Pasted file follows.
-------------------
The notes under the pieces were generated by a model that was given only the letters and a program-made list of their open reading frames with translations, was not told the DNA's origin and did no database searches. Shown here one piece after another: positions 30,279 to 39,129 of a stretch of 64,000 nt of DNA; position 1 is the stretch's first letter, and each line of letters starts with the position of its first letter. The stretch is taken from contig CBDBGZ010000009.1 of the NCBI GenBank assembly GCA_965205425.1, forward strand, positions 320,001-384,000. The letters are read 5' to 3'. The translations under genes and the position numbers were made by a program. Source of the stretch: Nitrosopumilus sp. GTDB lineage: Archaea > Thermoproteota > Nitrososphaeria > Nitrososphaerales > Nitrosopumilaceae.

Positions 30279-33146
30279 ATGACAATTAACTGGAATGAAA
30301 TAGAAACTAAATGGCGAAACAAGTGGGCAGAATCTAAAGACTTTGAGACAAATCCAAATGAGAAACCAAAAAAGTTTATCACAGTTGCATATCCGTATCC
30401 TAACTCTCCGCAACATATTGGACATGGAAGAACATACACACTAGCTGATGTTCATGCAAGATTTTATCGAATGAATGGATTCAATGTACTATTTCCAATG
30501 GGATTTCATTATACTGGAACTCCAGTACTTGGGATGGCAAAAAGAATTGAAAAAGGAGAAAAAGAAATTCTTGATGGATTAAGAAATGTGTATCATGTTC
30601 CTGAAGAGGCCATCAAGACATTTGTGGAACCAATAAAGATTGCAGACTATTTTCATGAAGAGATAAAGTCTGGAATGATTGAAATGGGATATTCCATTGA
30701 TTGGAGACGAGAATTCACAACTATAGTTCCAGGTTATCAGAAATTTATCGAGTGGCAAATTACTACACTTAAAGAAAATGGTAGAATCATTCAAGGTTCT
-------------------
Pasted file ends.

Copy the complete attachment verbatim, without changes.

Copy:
The notes under the pieces were generated by a model that was given only the letters and a program-made list of their open reading frames with translations, was not told the DNA's origin and did no database searches. Shown here one piece after another: positions 30,279 to 39,129 of a stretch of 64,000 nt of DNA; position 1 is the stretch's first letter, and each line of letters starts with the position of its first letter. The stretch is taken from contig CBDBGZ010000009.1 of the NCBI GenBank assembly GCA_965205425.1, forward strand, positions 320,001-384,000. The letters are read 5' to 3'. The translations under genes and the position numbers were made by a program. Source of the stretch: Nitrosopumilus sp. GTDB lineage: Archaea > Thermoproteota > Nitrososphaeria > Nitrososphaerales > Nitrosopumilaceae.

Positions 30279-33146
30279 ATGACAATTAACTGGAATGAAA
30301 TAGAAACTAAATGGCGAAACAAGTGGGCAGAATCTAAAGACTTTGAGACAAATCCAAATGAGAAACCAAAAAAGTTTATCACAGTTGCATATCCGTATCC
30401 TAACTCTCCGCAACATATTGGACATGGAAGAACATACACACTAGCTGATGTTCATGCAAGATTTTATCGAATGAATGGATTCAATGTACTATTTCCAATG
30501 GGATTTCATTATACTGGAACTCCAGTACTTGGGATGGCAAAAAGAATTGAAAAAGGAGAAAAAGAAATTCTTGATGGATTAAGAAATGTGTATCATGTTC
30601 CTGAAGAGGCCATCAAGACATTTGTGGAACCAATAAAGATTGCAGACTATTTTCATGAAGAGATAAAGTCTGGAATGATTGAAATGGGATATTCCATTGA
30701 TTGGAGACGAGAATTCACAACTATAGTTCCAGGTTATCAGAAATTTATCGAGTGGCAAATTACTACACTTAAAGAAAATGGTAGAATCATTCAAGGTTCT